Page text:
Champions Cup final the apex of the Exeter journey - but they aren’t finished yet

Chiefs and Rob Baxter have come a long way since Premiership promotion a decade ago

Exeter director of Rugby has helped steer the Chiefs to the Champions Cup final. Photograph: Dan Mullan/Getty

Exeter director of Rugby has helped steer the Chiefs to the Champions Cup final. Photograph: Dan Mullan/Getty

 

Ten years ago the Exeter Chiefs went to Bristol in the second leg of a promotion play-off in the Championship. They’d finished four points behind Bristol and had only won the first leg 9-6, but helped by two drop goals and six penalties from their Ulster outhalf Gareth Steenson, stunned Bristol in a 29-10 win.

A decade on, they are back in Bristol on Saturday to face Racing 92 in their first ever Heineken Champions Cup final.

“It is probably the biggest game in the club’s history now we have got here,” said their Director of Rugby Rob Baxter this week, “and we have had to win a lot of big games to get here - but I still harp back to promotion to the Premiership being the fundamental step.”

That they are back in Bristol a decade on is a good augury as far as Baxter is concerned.

“Maybe it’s not irony, maybe it’s just fate,” he said cheerily. “You’ve got to look at it in all the positive ways. Maybe that’s the circle of life sometimes, isn’t it?”

It’s been some journey, eclipsing any club in the professional era - anywhere.

When the game turned pro in 1995, Exeter had just been relegated to the Courage League Division Four. Successive promotions followed, and after an 11-year stint in what became the Championship, they have cemented their status as a powerhouse of English club rugby by winning the Premiership in 2016-17 and finishing top of the table for the last three seasons.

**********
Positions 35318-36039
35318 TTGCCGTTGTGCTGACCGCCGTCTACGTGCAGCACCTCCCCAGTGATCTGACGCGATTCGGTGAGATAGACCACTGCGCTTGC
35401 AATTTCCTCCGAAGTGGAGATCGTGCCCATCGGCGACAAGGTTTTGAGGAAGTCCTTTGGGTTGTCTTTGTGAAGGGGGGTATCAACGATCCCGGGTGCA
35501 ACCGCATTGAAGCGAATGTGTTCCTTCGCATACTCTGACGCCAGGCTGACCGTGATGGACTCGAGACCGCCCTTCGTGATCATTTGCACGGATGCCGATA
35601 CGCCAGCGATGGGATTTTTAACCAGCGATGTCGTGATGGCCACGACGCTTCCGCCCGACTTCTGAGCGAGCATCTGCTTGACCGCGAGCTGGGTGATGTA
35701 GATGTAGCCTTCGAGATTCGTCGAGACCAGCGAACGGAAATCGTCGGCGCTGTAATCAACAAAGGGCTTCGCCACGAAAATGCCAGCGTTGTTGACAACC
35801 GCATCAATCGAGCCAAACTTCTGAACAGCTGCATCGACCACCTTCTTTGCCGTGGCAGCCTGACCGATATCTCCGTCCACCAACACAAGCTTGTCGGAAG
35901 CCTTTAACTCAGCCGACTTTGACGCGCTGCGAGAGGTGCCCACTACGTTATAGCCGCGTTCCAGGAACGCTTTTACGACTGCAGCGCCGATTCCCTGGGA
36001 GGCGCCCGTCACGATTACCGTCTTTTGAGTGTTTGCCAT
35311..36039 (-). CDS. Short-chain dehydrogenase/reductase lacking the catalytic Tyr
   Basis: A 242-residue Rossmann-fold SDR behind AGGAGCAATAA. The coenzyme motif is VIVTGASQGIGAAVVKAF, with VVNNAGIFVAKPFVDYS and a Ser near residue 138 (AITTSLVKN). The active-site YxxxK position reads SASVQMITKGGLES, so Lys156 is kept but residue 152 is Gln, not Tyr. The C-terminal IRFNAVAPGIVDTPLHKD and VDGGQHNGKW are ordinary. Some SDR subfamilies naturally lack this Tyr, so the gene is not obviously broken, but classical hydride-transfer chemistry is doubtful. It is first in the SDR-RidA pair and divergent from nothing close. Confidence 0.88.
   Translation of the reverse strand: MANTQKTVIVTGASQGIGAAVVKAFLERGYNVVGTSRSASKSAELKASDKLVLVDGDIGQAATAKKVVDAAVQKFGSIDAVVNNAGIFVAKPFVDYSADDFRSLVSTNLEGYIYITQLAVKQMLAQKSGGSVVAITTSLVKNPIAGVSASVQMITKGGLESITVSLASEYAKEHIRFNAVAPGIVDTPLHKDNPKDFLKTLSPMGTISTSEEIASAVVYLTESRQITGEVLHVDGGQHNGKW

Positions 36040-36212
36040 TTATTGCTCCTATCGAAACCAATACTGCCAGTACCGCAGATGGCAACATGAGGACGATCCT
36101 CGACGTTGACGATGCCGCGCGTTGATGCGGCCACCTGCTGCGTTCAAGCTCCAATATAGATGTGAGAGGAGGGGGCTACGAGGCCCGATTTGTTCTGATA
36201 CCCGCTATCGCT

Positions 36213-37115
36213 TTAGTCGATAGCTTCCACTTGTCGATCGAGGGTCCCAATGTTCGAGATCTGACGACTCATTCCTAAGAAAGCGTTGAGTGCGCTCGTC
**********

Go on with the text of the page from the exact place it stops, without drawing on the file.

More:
That means Exeter are the only club to have won the top four tiers of English rugby, and they now stand within two games of a double as they are due to play Wasps in the Premiership final next Saturday.

Exeter celebrate their promotion to the Premiership in 2010. Photograph: Stu Forster/Getty
Exeter celebrate their promotion to the Premiership in 2010. Photograph: Stu Forster/Getty

They have done all of this without losing money, never mind breaking the salary cap, and until the arrival of Stuart Hogg and Jonny Gray last year, didn’t make marquee signings. Indeed, Exeter only provided two of England’s World Cup final ‘23, and both Henry Slade and Luke Cowan-Dickie were on the bench, although Jack Nowell was injured.

Baxter still scours the Championship for unpolished gems, as well as abroad, witness signing the likes of Harry Williams, Alec Hepburn and Tomas Francis. Tom O’Flaherty was playing for Bridgend Ravens and on the fringes of the Ospreys before becoming one of Exeter’s most potent attackers.

No players epitomise Exeter's recruitment policy better than the Irish trio of Steenson, Ian Whitten and Tommy Hayes

Baxter and co also identified players deemed past their best elsewhere before rejuvenating them at Sandy Park, such as Geoff Parling, Thomas Waldrom and Julian Salvi, and latterly Ollie Devoto and Olly Woodburn.

Australians Dean Mumm, Nic White, Greg Holmes and Dave Dennis, along with Don Armand, Jacques Vermeulen and Jannes Kirsten from South Africa, were signed as much for having the right character.